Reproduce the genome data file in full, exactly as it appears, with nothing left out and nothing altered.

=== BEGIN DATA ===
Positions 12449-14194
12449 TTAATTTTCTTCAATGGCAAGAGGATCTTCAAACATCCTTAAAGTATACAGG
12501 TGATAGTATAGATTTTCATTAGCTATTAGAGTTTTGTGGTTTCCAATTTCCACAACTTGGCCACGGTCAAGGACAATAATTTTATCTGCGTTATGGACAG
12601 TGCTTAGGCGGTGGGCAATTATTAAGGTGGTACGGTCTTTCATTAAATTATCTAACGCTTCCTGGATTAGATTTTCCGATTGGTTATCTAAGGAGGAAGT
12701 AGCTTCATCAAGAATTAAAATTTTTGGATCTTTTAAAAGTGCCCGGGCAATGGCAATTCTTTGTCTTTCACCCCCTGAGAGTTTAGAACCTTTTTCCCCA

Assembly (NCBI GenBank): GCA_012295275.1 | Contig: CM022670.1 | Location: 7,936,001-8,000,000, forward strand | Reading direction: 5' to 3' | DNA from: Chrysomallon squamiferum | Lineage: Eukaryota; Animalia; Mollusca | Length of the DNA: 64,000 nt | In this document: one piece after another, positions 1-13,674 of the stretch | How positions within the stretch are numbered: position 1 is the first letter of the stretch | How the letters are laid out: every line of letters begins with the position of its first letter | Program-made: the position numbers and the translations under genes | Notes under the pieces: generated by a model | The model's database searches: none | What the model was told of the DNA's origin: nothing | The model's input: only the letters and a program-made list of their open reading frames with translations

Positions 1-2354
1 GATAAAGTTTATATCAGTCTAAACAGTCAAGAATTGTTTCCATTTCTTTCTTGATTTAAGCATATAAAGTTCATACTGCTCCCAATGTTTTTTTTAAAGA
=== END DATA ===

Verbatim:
Positions 12449-14194
12449 TTAATTTTCTTCAATGGCAAGAGGATCTTCAAACATCCTTAAAGTATACAGG
12501 TGATAGTATAGATTTTCATTAGCTATTAGAGTTTTGTGGTTTCCAATTTCCACAACTTGGCCACGGTCAAGGACAATAATTTTATCTGCGTTATGGACAG
12601 TGCTTAGGCGGTGGGCAATTATTAAGGTGGTACGGTCTTTCATTAAATTATCTAACGCTTCCTGGATTAGATTTTCCGATTGGTTATCTAAGGAGGAAGT
12701 AGCTTCATCAAGAATTAAAATTTTTGGATCTTTTAAAAGTGCCCGGGCAATGGCAATTCTTTGTCTTTCACCCCCTGAGAGTTTAGAACCTTTTTCCCCA

Assembly (NCBI GenBank): GCA_012295275.1 | Contig: CM022670.1 | Location: 7,936,001-8,000,000, forward strand | Reading direction: 5' to 3' | DNA from: Chrysomallon squamiferum | Lineage: Eukaryota; Animalia; Mollusca | Length of the DNA: 64,000 nt | In this document: one piece after another, positions 1-13,674 of the stretch | How positions within the stretch are numbered: position 1 is the first letter of the stretch | How the letters are laid out: every line of letters begins with the position of its first letter | Program-made: the position numbers and the translations under genes | Notes under the pieces: generated by a model | The model's database searches: none | What the model was told of the DNA's origin: nothing | The model's input: only the letters and a program-made list of their open reading frames with translations

Positions 1-2354
1 GATAAAGTTTATATCAGTCTAAACAGTCAAGAATTGTTTCCATTTCTTTCTTGATTTAAGCATATAAAGTTCATACTGCTCCCAATGTTTTTTTTAAAGA